Even as Houston got a first glimpse of life-after-Harvey, the city of Port Arthur was pummeled by torrential rains -- making it almost impossible to reach despite the best efforts of volunteer rescuers.
"Our whole city is underwater right now," Port Arthur's mayor, Derrick Freeman, posted on Facebook early Wednesday -- assuring stranded residents that help was on the way.
Justin Coleman was part of a crew of three jeeps and three boats that drove overnight from Fort Worth trying to reach Port Arthur, but were forced to turn around on their first attempt.
"We're on the radio with them right now and every 30 seconds there's another person rescued," the 33-year-old told AFP during a pit stop at a gas station in the nearby town of Winnie.
"There's a lot of babies and elderly that are stuck in their homes right now. They said it's getting up to their chests," said Coleman, who runs a construction company.
So far, parts of Texas have seen more than 50 inches (1.27 meters) of rain, while in Louisiana, the top total 18 inches so far was increasing.
Dodged a bullet
Harvey first slammed onshore as a Category Four hurricane on Friday night before unloading on Texas.
Although now downgraded to a tropical storm, Harvey made its second landfall just west of the Louisiana town of Cameron early Wednesday, packing maximum sustained winds nearing 45 miles per hour.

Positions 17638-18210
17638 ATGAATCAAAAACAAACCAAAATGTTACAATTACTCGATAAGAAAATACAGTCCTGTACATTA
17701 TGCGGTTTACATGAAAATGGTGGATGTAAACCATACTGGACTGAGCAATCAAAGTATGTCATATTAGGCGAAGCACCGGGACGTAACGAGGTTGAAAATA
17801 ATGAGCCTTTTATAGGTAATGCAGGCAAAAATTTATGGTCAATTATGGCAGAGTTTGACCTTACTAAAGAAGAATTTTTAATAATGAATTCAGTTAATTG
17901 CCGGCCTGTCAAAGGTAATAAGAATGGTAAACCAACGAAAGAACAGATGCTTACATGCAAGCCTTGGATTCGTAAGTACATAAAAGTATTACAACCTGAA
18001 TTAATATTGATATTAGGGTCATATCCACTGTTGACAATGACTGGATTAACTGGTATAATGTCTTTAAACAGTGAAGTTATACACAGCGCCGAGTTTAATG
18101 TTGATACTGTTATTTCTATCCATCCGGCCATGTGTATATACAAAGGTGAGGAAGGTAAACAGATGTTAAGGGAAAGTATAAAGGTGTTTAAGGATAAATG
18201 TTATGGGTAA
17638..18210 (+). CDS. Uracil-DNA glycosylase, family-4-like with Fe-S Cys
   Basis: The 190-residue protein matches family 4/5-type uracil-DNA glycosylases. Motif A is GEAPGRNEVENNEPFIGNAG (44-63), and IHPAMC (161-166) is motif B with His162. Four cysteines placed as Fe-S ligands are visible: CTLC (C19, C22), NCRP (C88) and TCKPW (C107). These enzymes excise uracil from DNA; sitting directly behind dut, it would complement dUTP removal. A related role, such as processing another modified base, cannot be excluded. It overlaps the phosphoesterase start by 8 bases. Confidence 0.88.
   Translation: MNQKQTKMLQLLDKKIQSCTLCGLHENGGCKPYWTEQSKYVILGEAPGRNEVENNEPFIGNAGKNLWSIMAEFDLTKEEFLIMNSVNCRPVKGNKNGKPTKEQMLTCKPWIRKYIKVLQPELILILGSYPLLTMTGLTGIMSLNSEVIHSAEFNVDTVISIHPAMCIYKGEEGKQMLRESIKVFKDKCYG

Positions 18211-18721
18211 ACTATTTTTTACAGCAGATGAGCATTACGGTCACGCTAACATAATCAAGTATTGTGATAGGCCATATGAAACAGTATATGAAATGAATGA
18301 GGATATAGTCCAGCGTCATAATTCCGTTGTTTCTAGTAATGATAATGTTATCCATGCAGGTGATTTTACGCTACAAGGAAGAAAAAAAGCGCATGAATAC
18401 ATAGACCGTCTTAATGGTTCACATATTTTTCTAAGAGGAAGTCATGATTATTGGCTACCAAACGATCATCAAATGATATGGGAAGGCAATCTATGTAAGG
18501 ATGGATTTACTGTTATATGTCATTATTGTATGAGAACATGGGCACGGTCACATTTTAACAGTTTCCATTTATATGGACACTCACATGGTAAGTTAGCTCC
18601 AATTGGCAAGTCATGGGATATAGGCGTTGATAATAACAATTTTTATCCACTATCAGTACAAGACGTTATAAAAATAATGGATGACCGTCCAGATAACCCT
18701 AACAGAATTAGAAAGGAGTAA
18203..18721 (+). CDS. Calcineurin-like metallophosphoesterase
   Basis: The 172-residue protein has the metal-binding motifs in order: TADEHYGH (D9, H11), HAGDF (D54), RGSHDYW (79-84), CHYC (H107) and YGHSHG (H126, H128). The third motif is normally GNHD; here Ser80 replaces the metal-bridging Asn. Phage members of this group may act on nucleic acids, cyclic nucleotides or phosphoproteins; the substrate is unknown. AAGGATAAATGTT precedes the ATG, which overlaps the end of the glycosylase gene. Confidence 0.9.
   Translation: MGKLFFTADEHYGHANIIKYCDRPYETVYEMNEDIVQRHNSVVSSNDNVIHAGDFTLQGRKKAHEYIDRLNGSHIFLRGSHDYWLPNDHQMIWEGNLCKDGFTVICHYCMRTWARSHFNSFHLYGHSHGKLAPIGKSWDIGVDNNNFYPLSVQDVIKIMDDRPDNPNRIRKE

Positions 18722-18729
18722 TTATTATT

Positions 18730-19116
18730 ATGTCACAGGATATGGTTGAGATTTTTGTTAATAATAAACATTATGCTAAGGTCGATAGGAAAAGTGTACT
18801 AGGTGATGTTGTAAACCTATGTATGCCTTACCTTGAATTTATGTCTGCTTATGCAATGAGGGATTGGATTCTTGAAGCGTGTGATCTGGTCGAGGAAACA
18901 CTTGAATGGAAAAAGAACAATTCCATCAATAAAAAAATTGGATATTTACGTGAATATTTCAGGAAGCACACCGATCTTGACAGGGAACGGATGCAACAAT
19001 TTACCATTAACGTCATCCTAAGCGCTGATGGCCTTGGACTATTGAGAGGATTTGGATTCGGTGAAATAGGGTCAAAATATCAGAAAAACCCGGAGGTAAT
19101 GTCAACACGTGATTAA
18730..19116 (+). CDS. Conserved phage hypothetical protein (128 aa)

Forecasters are predicting another five to 10 inches of rain in the region, with the downpour finally expected to stop on Thursday.
For now, southwestern Louisiana is taking the hardest hit, with a levee being breached in the town of Gueydan.
While New Orleans appeared to have dodged a bullet, the arrival of Harvey nevertheless served as a somber reminder, coming just one day after the 12-year anniversary of Katrina, which ravaged the vulnerable city famous for its jazz music and cuisine.
"I began to pray for the people in Texas after having gone through that same experience myself as a Katrina survivor," said Crystal Harris, who works for a bank which was taking donations for storm victims.
In Texas, the damage wrought is staggering -- Enki Research put its "best estimate" at between $48 billion and $75 billion.
At least one bridge had crumbled, one levee had breached and dams were at risk, while Harvey sparked the closure of several major refineries across what is a major hub of America's oil industry.
More than 4,500 people and 1,000 pets have been rescued from the storm zone by the Coast Guard, which expected to rescue an additional 1,000 people Wednesday in the Port Arthur area alone.
The Coast Guard has deployed about 50 aircraft and two dozen boats, but the overall rescue effort, involving other military branches and state police, easily tops more than 100 aircraft.
"We are certainly bringing lessons learned from Katrina," Admiral Paul Thomas, who oversees Coast Guard operations in 26 states, told reporters in New Orleans -- noting that several members of his team are Louisiana natives who are veterans of the 2005 disaster.